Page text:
31 Aug Use Comparison to Other Athletes as Motivation
Comparison doesn’t have to be crippling.
You also don’t have to succumb to Theodore Roosevelt’s idea that comparison is “the thief of joy.”
It can be, in some sense, when you look around and see everyone else crushing it, running faster, scoring more goals, and getting more accolades than you. You can become so focused on others, envy those who are better, and wallow in your sorrow that you’re not as good. You can be entranced by others’ accomplishments and not take any action yourself. You can make comparison an enemy that shackles you and keeps you stuck with inaction, but that wouldn’t serve you, would it?
Instead, you could shift your perspective into becoming in awe of others better than you and proceed to learn from them. You could look at their skills and become inspired by their daily habits and work ethic. You can celebrate them, too, which would make you far less depressed and shackled by your jealousy. You don’t have to be a miserable, envious loser who is crippled by comparison. You can choose to be an inspired, empowered competitor. Essentially, you can be motivated by comparison.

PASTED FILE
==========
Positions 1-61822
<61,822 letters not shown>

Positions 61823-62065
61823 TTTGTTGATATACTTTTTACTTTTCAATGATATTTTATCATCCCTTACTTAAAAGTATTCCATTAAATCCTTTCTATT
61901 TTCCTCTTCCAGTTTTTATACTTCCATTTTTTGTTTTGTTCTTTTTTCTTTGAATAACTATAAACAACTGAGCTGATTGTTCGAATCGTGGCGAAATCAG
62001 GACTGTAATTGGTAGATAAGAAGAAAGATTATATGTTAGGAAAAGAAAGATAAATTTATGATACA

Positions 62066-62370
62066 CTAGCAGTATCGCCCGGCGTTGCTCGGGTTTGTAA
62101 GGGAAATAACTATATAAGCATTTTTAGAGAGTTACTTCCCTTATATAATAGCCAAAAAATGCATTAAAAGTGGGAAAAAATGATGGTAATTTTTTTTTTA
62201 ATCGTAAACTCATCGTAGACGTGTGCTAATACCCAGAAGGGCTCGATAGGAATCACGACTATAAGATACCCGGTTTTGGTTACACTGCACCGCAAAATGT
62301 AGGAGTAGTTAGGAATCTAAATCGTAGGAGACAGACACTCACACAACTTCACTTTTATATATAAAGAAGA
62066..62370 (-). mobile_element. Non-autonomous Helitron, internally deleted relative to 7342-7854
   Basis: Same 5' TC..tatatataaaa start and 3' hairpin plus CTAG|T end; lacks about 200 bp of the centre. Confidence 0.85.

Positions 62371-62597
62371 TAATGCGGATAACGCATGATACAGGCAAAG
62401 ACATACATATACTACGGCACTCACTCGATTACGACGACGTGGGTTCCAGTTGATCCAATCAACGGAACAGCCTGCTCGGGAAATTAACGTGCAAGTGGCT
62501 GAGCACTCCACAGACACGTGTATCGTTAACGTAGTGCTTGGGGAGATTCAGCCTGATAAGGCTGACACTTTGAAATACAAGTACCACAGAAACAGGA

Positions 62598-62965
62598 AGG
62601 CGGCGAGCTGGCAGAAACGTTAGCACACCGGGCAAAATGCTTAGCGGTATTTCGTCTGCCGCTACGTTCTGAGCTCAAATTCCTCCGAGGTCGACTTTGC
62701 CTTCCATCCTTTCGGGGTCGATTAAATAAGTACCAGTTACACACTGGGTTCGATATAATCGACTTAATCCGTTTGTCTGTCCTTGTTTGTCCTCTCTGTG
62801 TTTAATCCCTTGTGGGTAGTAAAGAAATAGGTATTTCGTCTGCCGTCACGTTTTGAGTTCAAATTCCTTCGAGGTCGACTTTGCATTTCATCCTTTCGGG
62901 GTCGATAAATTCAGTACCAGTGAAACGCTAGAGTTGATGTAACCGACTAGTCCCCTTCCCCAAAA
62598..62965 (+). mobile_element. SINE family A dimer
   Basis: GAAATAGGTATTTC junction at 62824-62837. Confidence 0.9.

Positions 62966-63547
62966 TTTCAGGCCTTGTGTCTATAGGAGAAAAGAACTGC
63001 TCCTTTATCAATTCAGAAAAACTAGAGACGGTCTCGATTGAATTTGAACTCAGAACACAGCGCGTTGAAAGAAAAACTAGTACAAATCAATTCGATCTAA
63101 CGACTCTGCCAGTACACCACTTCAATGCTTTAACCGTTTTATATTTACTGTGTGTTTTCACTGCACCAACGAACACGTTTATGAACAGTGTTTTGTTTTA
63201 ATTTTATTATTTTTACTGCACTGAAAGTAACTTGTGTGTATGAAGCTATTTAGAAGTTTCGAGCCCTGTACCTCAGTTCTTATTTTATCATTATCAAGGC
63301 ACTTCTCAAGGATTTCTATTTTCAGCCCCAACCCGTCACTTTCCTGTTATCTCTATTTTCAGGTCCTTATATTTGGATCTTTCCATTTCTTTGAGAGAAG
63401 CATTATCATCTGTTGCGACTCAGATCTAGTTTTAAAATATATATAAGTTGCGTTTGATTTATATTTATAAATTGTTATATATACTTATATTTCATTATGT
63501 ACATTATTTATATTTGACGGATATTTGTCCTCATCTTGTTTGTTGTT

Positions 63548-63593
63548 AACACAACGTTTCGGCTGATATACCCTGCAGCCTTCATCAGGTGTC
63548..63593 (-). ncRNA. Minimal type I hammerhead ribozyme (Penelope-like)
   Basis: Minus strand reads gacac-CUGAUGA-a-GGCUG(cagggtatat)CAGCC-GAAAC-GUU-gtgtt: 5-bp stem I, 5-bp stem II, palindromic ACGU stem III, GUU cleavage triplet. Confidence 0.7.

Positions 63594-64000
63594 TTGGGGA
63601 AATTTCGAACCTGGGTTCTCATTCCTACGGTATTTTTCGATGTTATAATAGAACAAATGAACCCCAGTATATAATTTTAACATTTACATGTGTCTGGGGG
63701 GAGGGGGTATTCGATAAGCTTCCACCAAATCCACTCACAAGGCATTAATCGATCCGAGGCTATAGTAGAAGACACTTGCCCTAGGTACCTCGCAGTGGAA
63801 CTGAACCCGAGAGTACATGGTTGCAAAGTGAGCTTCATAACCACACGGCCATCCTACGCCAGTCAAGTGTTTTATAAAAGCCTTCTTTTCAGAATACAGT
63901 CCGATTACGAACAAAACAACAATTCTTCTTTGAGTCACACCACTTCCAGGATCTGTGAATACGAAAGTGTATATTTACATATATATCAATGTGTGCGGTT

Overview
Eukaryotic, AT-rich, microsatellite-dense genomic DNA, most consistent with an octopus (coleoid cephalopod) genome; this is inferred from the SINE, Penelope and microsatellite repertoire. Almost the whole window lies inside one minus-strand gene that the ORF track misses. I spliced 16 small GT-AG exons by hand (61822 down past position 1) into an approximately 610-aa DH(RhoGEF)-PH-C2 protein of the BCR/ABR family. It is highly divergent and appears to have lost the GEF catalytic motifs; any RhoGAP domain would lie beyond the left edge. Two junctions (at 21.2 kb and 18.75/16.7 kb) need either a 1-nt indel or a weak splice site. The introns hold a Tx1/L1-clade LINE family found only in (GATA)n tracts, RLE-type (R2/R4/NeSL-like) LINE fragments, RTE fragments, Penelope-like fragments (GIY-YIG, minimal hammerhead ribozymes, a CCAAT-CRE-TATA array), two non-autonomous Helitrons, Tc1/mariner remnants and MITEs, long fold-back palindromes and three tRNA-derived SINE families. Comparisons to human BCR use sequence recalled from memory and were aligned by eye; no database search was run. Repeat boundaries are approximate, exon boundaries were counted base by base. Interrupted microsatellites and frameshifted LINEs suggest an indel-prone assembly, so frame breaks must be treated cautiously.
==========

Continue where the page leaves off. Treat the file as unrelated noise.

In my career, I didn’t become a better performance coach by being the best in the room. Truthfully, I prefer to be the dumbest coach at every workshop and conference, so I can humble myself and learn something. Sure, I could be jealous that my colleagues have higher level degrees and PhDs, more certifications, more published papers, more skin in the game and larger client rosters, but that mindset wouldn’t serve my professional growth. Therefore, I chose to realize where I was at compared to them, and took radical action to becoming a professional as good as them one day.
Even though I’m over a decade into coaching, I still love being the stupid one. I don’t know it all. I don’t like being called an expert. I love being humbled. I’m eager to learn and get better.
Use comparison as motivation, surround yourself with people that are further along than you, and do something to improve yourself instead of sitting around and gawking at others to the point of your own self misery.
Get yourself in order and do something.
Do you have deeper questions on training, recovery, and nutrition?
BOOK A ONE HOUR ZOOM PERFORMANCE CONSULT CALL WITH ME (for players, teams, and coaches) HERE
For more on training the youth female athlete, check out my guide book THE STRONG FEMALE ATHLETE HERE: